It is the little details that have the most impact. Details like the 100-year-old woman in County Clare that still awaits her first vaccine. She is just one of over 1,200 elderly citizens that were promised to be prioritized and are still waiting.
They can’t be too disappointed as this is Ireland and over their lifetime, they must have encountered many broken political promises. Still, it must hurt to be in a queue behind the close and youthful family members of Senior Doctors or seeing the cronies of important healthcare chiefs getting preferential treatment.
The truth is that the vaccine shambles in Ireland is just another case of business as usual. It has all the elements of a perfect storm; inefficiencies, unreliable data, irregular deliveries, cronyism, and political incompetence. Add in the fact that the third-largest economy in the world, the European Union, was left hopelessly flatfooted when it came to purchasing vaccines for its member states, and it's little wonder that the stock of government politicians is nosediving.
Most opposition parties can’t claim much kudos either as they have flip-flopped in relation to these issues. The Labour Party, for instance, called for Zero Covid as recently as February only to change tack as they realised that there is no appetite among the public for further lockdowns. In contrast, the leader of the fastest-growing political party in Ireland - Peadar Tobin of Aontú - has pointed out that we have the longest and most severe lockdown in Europe and that an accelerated reopening of the country is now required.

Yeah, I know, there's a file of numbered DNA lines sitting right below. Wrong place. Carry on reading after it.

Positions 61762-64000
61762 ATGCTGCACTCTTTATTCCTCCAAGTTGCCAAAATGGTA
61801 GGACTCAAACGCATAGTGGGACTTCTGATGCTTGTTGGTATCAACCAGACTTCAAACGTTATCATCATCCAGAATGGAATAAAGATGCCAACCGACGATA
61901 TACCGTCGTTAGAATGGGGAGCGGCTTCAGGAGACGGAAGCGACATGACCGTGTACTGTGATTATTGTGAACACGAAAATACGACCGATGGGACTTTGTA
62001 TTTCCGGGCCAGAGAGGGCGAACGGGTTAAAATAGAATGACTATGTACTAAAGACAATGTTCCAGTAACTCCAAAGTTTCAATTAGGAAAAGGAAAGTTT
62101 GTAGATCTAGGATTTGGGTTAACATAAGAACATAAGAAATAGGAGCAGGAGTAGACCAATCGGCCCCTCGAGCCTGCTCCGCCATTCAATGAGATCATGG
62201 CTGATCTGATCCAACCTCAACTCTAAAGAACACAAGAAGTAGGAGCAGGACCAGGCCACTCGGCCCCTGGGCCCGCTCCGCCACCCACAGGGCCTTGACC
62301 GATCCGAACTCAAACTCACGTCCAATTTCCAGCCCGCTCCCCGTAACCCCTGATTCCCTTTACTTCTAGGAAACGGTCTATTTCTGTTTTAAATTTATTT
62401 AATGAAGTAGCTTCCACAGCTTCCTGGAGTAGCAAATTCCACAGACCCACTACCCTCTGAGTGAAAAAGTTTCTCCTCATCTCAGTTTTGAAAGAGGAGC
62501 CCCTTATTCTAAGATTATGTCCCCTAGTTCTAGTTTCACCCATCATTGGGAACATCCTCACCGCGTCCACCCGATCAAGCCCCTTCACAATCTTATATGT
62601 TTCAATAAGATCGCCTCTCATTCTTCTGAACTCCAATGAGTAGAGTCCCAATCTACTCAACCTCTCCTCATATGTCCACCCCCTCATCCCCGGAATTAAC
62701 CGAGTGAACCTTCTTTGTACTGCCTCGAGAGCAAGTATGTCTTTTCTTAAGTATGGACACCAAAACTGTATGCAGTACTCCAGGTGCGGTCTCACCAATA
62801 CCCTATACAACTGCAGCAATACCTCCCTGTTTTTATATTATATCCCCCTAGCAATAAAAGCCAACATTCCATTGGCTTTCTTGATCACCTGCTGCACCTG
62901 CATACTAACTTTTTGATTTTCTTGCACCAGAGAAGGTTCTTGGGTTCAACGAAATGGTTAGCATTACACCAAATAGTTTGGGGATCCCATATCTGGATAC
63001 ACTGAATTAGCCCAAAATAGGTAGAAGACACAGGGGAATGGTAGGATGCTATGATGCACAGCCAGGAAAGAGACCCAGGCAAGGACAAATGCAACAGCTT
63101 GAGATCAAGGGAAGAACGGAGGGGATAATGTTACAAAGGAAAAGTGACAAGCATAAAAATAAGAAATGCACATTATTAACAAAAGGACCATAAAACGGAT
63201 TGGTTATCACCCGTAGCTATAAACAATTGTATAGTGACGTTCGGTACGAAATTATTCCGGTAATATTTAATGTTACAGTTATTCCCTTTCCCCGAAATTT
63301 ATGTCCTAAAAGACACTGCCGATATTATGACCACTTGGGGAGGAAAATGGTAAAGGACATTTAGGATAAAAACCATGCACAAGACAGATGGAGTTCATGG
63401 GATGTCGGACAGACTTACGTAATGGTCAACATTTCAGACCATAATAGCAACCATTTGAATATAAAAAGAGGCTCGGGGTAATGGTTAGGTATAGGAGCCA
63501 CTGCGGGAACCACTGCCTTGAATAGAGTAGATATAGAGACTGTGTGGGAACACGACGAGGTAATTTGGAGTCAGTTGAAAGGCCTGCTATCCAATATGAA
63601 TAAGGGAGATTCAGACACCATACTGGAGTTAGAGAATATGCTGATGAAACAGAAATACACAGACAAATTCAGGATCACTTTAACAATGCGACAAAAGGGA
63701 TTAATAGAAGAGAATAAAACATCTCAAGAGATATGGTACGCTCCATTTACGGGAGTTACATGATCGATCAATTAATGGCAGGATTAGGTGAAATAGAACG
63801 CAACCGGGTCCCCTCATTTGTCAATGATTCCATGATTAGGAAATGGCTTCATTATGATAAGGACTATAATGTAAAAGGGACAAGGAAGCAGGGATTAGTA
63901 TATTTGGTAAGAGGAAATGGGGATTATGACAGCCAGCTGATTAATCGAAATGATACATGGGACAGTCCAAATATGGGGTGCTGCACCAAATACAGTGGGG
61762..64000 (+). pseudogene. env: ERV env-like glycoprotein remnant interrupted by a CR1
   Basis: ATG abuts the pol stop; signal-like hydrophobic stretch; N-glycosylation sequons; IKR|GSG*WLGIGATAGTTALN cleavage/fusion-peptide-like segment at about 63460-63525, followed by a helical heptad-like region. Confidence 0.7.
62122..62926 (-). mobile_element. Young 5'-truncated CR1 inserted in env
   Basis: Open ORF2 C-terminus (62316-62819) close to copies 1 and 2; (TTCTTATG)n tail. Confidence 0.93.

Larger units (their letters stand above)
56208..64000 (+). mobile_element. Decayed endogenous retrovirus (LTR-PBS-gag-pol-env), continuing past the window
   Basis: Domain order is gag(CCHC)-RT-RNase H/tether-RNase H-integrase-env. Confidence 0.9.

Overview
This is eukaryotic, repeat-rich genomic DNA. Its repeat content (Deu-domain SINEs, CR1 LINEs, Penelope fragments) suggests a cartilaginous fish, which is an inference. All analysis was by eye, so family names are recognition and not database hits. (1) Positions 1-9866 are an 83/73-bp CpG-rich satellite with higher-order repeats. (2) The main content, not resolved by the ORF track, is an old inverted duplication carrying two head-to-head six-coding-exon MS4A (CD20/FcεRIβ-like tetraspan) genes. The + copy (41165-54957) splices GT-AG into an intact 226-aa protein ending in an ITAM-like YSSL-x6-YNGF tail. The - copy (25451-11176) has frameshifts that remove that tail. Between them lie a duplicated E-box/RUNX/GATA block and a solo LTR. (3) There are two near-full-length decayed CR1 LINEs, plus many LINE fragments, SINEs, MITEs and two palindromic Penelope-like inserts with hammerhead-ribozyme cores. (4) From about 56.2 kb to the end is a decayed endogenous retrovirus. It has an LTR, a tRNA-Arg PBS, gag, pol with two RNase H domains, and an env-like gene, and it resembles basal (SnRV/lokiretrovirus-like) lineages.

Covetous eyes are being thrown at the UK, where astute diplomacy and strong-arm persuasion has led to a situation where their vaccination programme is the envy of Europe. Unionist politicians in Belfast have openly pondered about supplying excess vaccines across the border much to the embarrassment of the Dublin Government. Senior figures have also mused about a cap in hand approach to President Biden. Please sir can we have more?
The truth is that there are no answers. The cracks in the healthcare system have been hopelessly exposed by the pressure of the pandemic. Breathing space, hard-won by lockdown in the summer of 2020, has been squandered. We are resigned to muddling through with possible collateral damage to those most at risk like 100-year-olds on Ireland’s western shores.
Will things change going forward? The hell they will.
*Michael O’Dowd is a candidate for Ireland's Aontú party in the next election and a former Mayor of Drogheda.